David Holford

Bargaining and Wrestling

The biblical patriarch Jacob was opportunist. He took advantage of his brother Esau’s weak character and bought the birthright inheritance on the cheap for a bowl of stew. He took advantage of his father Isaac’s poor sensory perception and got the blessing intended for Esau as well. He lived up to his name, which mean supplanter.

After he has to go on the run from Esau, he stopped for the night and saw the angels of God ascending and descending a stairway to heaven. He realized he was in a special place. He called the place Bethel, or House of God. God made the same covenant promises to Jacob that he made to his grandfather Abraham.

However, Jacob is no Abraham. He tried his scheming with God as well.

Then Jacob made a vow, saying, “If God will be with me, and keep me in this way that I am going, and give me bread to eat and clothing to put on, so that I come back to my father’s house in peace, then the Lord shall be my God.” (Genesis 28:20-21)

If God does His part, then Jacob will serve him. He schemes to trade worship for blessing. And he wants the blessing first.

How often are we like Jacob at Bethel? How often do we want to put conditions on serving God? Lord, if you’ll get me out of this situation, I promise I will serve you. Lord, if you meet this particular need I have, I will serve you.

God did meet his needs. He let Jacob’s father-in-law take advantage of him, but God blessed Jacob with 12 sons and at least one daughter. He caused Jacob’s wealth to increase.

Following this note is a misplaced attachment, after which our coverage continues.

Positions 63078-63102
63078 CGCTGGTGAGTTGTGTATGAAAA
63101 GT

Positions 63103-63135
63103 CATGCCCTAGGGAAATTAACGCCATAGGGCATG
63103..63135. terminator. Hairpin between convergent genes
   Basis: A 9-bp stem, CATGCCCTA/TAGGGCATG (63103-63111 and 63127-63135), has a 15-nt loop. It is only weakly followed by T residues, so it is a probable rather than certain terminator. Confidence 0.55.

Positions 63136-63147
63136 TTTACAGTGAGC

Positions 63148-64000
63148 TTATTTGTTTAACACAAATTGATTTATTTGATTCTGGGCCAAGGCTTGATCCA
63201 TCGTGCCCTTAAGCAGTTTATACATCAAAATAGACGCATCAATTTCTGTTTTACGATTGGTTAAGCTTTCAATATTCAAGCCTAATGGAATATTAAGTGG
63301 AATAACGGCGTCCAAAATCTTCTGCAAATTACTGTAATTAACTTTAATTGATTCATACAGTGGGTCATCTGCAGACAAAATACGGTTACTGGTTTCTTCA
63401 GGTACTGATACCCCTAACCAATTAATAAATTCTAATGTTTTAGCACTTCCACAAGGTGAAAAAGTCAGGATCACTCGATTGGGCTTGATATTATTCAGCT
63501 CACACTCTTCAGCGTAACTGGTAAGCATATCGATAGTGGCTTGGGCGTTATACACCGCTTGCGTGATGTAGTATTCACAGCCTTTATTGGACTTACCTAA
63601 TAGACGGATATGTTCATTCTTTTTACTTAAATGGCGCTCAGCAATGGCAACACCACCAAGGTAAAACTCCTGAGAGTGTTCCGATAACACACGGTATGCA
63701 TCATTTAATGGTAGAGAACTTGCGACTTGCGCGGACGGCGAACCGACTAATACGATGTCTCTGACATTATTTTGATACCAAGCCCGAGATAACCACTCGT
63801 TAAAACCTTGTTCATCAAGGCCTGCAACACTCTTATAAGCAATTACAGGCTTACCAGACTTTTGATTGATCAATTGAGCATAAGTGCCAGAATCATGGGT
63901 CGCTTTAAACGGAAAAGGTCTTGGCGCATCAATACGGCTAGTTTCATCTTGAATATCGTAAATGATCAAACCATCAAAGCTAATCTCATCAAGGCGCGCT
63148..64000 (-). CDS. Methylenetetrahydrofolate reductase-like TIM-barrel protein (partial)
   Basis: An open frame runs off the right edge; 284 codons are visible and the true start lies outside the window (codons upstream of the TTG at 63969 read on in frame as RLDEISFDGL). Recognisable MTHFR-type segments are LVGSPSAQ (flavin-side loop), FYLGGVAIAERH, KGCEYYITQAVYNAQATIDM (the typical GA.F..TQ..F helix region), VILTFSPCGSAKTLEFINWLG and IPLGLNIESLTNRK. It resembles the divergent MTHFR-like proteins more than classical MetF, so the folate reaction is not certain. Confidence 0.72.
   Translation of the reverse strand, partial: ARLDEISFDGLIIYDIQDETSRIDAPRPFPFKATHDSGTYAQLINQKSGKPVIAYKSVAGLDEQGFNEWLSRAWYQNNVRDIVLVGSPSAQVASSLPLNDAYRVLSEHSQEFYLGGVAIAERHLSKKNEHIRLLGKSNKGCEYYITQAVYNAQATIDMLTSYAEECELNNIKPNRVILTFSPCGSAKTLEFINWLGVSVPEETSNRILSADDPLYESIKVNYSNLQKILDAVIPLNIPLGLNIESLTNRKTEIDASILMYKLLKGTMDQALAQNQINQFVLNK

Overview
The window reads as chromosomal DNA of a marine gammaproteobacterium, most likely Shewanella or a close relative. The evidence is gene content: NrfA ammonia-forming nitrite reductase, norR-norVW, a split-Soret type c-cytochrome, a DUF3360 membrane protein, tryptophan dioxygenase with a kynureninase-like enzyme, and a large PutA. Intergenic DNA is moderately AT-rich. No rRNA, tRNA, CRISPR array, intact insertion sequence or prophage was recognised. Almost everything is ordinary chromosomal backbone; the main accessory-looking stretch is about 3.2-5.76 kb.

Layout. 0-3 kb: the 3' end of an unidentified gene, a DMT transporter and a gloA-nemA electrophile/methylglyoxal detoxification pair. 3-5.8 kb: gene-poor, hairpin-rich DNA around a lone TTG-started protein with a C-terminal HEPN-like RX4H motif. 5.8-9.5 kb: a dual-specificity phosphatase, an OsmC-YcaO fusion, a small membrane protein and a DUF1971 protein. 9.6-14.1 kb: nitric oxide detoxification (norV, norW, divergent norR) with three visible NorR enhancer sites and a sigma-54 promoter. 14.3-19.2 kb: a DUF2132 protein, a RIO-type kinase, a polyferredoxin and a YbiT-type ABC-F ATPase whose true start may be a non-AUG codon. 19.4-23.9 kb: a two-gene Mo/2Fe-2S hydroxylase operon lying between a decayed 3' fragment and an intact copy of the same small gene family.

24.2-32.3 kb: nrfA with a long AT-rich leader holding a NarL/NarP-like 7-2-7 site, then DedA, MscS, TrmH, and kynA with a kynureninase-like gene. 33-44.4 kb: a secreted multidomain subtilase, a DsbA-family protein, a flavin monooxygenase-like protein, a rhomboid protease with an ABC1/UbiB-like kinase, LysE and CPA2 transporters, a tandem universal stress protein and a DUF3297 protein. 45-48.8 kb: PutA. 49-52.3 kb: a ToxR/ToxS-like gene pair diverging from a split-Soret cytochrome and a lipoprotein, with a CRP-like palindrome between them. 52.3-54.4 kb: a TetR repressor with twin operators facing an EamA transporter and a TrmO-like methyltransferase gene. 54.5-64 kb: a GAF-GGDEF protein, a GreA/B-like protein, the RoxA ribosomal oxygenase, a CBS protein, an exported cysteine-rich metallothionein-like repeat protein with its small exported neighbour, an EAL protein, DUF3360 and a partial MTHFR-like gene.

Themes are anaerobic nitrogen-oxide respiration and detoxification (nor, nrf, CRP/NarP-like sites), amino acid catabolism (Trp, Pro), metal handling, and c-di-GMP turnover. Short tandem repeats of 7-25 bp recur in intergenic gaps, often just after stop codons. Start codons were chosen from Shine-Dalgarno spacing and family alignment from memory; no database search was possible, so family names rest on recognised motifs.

When Jacob returned to Canaan, he had to face the consequences of his actions toward Esau. He gave Esau enormous gifts to make up for what he had stolen. But the most important thing he had to do was wrestle with God.

God let him wrestle all night. God was in charge the whole time, because all he had to do was touch Jacob’s hip and throw it out of joint. He let Jacob wrestle until Jacob realized that he was the one who was powerless. Jacob went from wrestling to just hanging on and that’s how he prevailed with God.

It was then that God could change Jacob’s name to Israel. He was no longer the schemer and the bargainer with God. He prevailed with God through the struggle. In his disability, God was able to make him the man he should be.

Jacob didn’t go with the cliché, “Let go and let God.” He held on to God with all his might. When we wrestle with God over our own lack of character and integrity, we should not presume upon His grace like Jacob did at Bethel. We have to hang on to His sufficiency to bless us and change us. We have to hang on until we prevail and become who God wants us to be.

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